Whither the review of Tivoli operation
THE POLICE, to their credit, were far faster than the Government in offering specific responses to the findings of the Simmons commission of enquiry into the Tivoli Gardens operation, as well as agreeing to an administrative review into the conduct of some of their officers.
Indeed, it was only a fortnight ago the administration announced the formation of a Cabinet subcommittee, chaired by the justice minister, Delroy Chuck, to review the report and its findings and to suggest how the Government should proceed. Mr Chuck, however, warned Jamaicans not to expect immediate action on all the commission proposed that the Government should do, given the far-reaching nature of some of the recommendations.
“The committee is currently looking at structures and the management of the implementation process, because while some of the recommendations are short-term, such as the apology that it is to be made to the residents of West Kingston, some recommendations will require extensive administrative changes and legislative interventions that will be implemented over a medium- to long-term period,” Mr Chuck said.
That sounds reasonable. But for acceptance and trust, it ought to be underpinned by transparency – that is, periodic reporting by the authorities on what is being done, and, importantly, engagement of the society on the fundamental issues, such as the dismantling of political garrisons. For, too often, committees like Mr Chuck’s, if they actually exist, are mechanisms through which sop is offered to the public, while little of substance is done.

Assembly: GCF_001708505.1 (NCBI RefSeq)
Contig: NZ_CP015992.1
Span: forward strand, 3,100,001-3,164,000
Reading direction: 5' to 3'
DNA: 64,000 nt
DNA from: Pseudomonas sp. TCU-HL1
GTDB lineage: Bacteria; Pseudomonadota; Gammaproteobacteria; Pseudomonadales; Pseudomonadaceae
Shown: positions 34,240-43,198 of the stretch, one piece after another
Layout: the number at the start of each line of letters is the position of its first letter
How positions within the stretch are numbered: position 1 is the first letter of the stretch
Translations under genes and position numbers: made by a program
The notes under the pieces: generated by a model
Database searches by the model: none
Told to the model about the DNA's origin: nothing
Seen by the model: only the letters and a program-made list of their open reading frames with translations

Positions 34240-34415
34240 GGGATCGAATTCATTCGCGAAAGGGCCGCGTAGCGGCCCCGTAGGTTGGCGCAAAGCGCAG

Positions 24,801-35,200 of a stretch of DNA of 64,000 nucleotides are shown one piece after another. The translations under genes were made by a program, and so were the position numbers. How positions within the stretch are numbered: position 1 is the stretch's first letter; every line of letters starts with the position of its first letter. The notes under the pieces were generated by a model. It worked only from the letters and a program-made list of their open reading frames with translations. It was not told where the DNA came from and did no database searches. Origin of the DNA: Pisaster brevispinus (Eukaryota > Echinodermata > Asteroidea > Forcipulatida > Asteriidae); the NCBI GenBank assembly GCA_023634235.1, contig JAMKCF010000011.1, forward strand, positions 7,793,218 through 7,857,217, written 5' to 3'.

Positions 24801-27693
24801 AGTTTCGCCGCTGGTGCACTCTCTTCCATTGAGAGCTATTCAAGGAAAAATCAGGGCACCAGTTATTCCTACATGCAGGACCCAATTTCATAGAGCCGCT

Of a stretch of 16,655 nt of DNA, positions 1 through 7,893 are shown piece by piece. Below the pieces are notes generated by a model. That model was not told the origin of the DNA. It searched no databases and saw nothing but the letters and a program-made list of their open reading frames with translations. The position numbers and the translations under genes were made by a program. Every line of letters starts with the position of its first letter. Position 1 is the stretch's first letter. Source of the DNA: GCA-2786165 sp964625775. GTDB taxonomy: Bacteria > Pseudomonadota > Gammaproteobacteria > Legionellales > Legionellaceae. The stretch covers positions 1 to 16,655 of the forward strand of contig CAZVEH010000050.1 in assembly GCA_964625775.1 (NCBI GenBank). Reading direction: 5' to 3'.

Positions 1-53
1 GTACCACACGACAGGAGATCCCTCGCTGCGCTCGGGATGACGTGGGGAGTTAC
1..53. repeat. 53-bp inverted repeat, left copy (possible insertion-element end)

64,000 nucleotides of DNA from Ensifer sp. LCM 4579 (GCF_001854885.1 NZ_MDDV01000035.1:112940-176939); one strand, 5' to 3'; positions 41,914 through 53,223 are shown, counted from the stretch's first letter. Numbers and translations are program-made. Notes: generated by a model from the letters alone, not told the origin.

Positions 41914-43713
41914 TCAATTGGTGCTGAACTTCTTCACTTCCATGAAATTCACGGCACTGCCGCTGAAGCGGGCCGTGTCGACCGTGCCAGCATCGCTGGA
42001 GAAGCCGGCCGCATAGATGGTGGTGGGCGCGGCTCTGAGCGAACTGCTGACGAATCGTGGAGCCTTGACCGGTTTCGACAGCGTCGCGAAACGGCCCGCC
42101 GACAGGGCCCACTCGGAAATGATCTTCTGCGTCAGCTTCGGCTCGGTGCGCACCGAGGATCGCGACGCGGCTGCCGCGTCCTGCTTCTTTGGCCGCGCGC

And here is where the police are in danger of losing the plot.
In the May 2010 operation to capture Christopher Coke, the gangster and politically aligned community don, at least 69 ‘civilians’ died, many, the enquirers suspect, victims of extrajudicial killings, mainly by the police’s Mobile Reserve unit.
While they made no criminal claims against anyone specific, the commissioners questioned the competence and conduct of five police officers – including two who were subsequently promoted to very senior ranks – and accused them of dereliction of duty. The lot, they recommended, should never again be involved in internal security operations.
They, additionally, recommended an administrative review of the operation. The Police High Command agreed.
It announced that a six-member panel would be established, constituted of three senior police officers; one member each from the Police Service Commission (PSC) and the Police Civilian Oversight Authority (PCOA); with the sixth member being someone chosen by the PSC and the PCOA.
Unfortunately, in the more than three months since that June 30 announcement, the police have not disclosed if that group was actually empanelled; who its members are; the specifics of its terms of reference; if it has begun its work; and when it will report its findings. The public has been kept in the dark.
Such lack of transparency, of course, breeds suspicion, especially at a time when the constabulary, unfortunately, suffers from a deficit of trust and needs the public’s support to undertake its difficult and often very dangerous job.
As the commissioners said with respect to conducting the administrative review, it is not too late for the police to update the public about the review committee’s composition and procedures. The naming of the Cabinet subcommittee still provides an opportunity to do so.